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Posted 08 February 2011 - 03:47 AM

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Ah yes, the humongous hand of Union Carbide dumping deadly chemicals on unsuspecting Indians.
Yes, that's the Union Carbide Bhopal plant they're bragging about in this picture!

Wikipedia said:

Source: Bhopal disaster

The Bhopal disaster is the world's worst industrial catastrophe. It occurred on the night of December 23, 1984 at the Union Carbide India Limited (UCIL) pesticide plant in Bhopal, Madhya Pradesh, India. A leak of methyl isocyanate gas and other chemicals from the plant resulted in the exposure of hundreds of thousands of people. Estimates vary on the death toll. The official immediate death toll was 2,259 and the government of Madhya Pradesh has confirmed a total of 3,787 deaths related to the gas release.[1] Other government agencies estimate 15,000 deaths.[2] Others estimate that 3,000 died within weeks and that another 8,000 have since died from gas-related diseases.[3][4] A government affidavit in 2006 stated the leak caused 558,125 injuries including 38,478 temporary partial and approximately 3,900 severely and permanently disabling injuries.[5]


#13 Orpheus

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Posted 09 February 2011 - 12:11 PM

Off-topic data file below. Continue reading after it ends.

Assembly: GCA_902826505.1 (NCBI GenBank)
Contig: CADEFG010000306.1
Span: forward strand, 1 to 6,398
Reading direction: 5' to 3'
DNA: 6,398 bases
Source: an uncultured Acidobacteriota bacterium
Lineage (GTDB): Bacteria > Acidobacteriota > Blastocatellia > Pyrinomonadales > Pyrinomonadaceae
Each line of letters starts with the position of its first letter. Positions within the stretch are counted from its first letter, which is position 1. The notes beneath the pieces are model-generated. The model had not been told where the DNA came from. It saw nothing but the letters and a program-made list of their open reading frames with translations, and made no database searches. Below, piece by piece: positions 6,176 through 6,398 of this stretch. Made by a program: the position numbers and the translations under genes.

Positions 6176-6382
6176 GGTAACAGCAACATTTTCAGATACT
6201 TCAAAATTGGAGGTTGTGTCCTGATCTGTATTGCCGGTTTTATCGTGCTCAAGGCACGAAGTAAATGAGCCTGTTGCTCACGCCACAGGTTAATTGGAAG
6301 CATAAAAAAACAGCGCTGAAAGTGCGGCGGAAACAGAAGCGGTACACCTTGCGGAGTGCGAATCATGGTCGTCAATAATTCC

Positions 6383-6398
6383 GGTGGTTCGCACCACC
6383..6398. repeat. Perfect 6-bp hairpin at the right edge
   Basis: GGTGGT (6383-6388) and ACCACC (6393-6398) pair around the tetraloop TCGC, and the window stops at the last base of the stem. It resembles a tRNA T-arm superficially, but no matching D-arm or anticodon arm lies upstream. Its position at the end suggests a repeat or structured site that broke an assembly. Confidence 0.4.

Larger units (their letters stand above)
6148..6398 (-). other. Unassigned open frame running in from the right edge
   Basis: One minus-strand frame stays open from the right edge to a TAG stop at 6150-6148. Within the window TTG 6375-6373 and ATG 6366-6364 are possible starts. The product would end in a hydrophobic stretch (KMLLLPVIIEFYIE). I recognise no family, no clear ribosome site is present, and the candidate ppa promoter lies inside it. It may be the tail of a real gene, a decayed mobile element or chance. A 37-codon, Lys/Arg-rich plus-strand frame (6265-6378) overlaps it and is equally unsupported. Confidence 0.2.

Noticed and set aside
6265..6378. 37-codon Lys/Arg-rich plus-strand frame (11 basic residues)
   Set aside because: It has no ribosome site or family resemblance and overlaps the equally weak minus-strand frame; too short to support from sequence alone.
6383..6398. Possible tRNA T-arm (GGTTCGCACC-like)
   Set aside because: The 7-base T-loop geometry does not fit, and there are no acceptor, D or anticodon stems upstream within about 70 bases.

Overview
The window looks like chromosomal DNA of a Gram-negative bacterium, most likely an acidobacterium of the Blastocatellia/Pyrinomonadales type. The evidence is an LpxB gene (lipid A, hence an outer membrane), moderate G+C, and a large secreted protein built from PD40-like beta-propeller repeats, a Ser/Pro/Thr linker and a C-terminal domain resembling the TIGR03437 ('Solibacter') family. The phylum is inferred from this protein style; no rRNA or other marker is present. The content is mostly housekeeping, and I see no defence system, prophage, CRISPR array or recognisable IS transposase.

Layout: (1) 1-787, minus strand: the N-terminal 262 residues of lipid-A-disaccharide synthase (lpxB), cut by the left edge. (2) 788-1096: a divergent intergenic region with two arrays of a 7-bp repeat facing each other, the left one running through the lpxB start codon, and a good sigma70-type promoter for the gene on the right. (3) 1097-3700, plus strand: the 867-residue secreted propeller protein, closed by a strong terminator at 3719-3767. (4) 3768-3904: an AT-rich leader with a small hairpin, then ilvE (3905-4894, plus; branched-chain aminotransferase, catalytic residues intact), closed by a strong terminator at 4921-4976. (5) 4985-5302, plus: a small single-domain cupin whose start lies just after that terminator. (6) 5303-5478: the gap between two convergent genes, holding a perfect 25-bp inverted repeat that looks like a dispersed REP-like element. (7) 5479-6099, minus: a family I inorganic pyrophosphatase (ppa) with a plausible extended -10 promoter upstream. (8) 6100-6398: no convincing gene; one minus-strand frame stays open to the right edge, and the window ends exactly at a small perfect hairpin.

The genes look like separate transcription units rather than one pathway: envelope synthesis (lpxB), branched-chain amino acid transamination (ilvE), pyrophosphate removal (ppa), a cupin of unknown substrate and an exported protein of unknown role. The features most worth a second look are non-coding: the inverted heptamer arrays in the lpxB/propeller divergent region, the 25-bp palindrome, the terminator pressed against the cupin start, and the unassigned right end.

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#14 M.E.

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Posted 09 February 2011 - 12:20 PM



#15 offworlder

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    pls don't kick offworlders, we can find a place too

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Posted 09 February 2011 - 07:58 PM

> 'start them on a strict regimen of sodas and other sugary...' ?!
............ and asbestos?!
oh hell why not tons of fatty stuff too while we're at it? no, I'll just go get the arsenic, save time and troubles,
:harper:
"(Do you read what they say online?) I check out all these scandalous rumours about me and Elijah Wood having beautiful sex with each other ... (are they true?) About Elijah and me being boyfriend and boyfriend? Absolutely true. We've been together for about nine years. I wooed him. No I just like a lot of stuff - I like that someone says one thing and it becomes fact. It's kind of fun." --Dominic Monaghan in a phone interview with Newsweek while buying DVDs at the store. :D

#16 Orpheus

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Posted 09 February 2011 - 08:35 PM

And don't forget the laudanum (tincture of opium). Children should be seen but not heard, after all. (It's still sold in the US/UK)